Little Chelas are precisely that — little! They are young, or new to, the interior practices involved with spiritual life and work. Because they are just emerging out of Group Six they tend to be overly dominated by the desires of the Integrated Personality typically pursuing spiritual paths that let them have it all materially and spiritually. This means the spiritual path is viewed as a means to get all the goodies that the Integrated Personality has long worked for (in the way of money/security, pleasure/sex, and power), while being seen as spiritual in doing so. If possible they may even seek to leverage their spiritual and material status to make them seem god-like, or way more evolved spiritually, than they are to others in hopes of getting followers.
Spiritual Selfishness. Still despite the initial selfishness hidden under a spiritual mantel, “’spiritual habits’” are beginning to form and are becoming more “steadily established” Discipleship in the New Age, Vol. I, pp. 715. Especially at the Aspirant stage (and still somewhat at the Probationer stage), these spiritual habits are pursued sporadically and typically they are only engaged in earnestly if one gets an immediate benefit out of them. Bailey also says that the Little Chelaship stage “is one of pure mysticism and of selfish spiritual purpose. The recognition of group relationship is missing; the knowledge of group inclination is not present; there is no true, unselfish desire to serve. There is only a vague desire for personal liberation, for personal integrity and for personal lasting happiness. This has to be changed into group emancipation, group cohesion and group joy” Discipleship in the New Age, Vol. I, pp. 715. Enlightenment then for the Little Chela is pretty much equated with having mystical experiences (called state experiences in the Integral movement). Essentially enlightenment is more about getting “high” than it is of being of real use or service to humanity. For Little Chelas service to humanity may seem too rigorous, dull and not very personally satisfying. It is much easier to get into state experiences (through sex, drugs, and spiritual practices that make one “high”), then it is to work with groups of people who may have clashing opinions and needs, while trying to make paradigm shifts for the betterment of humanity and the overall world.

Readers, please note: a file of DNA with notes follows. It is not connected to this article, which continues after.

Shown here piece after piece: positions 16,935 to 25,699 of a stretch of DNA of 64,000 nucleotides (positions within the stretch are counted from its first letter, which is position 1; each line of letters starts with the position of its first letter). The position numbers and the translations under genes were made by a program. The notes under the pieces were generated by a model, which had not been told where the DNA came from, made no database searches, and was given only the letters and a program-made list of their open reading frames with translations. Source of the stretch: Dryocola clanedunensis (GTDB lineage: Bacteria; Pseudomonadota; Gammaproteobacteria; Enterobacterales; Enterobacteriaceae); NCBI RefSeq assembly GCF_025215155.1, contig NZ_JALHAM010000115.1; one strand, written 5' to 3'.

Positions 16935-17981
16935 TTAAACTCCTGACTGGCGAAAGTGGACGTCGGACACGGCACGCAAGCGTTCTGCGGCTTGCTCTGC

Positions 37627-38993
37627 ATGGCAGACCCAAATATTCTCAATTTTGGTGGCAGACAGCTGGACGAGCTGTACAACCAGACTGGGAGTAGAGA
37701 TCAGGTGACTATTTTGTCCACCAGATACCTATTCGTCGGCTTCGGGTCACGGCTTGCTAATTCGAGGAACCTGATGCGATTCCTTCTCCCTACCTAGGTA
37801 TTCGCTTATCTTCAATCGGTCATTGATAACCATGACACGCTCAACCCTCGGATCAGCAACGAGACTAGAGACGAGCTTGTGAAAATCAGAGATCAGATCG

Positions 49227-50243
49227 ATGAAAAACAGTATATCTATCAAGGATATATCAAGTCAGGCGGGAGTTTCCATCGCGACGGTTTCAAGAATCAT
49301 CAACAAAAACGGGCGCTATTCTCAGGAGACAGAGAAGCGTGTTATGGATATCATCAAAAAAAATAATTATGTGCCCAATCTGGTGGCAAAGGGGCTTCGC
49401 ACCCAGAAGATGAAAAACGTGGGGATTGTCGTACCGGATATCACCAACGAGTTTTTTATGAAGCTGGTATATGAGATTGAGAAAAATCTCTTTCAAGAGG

Spiritually Unstable. Bailey also says, “The aspirant at this stage runs from one teacher to another, according to inclination, opportunity and necessity. He is an example of instability but is carefully watched by the disciple who has transcended this particular stage of volatility; his task is to see that the aspirant escapes from this ‘network of futility,’ as it is sometimes called, and that he gradually settles down to the later stage of interior investigation” Discipleship in the New Age, Vol. I, pp. 716. In other words, the Little Chela is frequently involved in what has now become known as going through the spiritual smorgasbord, trying out various teachers, teachings, and techniques without committing too long to any one path. The reason for this movement about is because Little Chelas, especially at the Aspirant stage, are primarily about breadth and not depth. As the Little Chela becomes more of a Probationer Disciple more depth may take place, especially as one becomes devoted to a teacher or teaching, often in a naive way that may lead to great disappointment and disillusionment, when that teacher or teaching fails them (or if the Probationary Disciple has prematurely set oneself up as a teacher, this will happen when the Probationary disappoints others).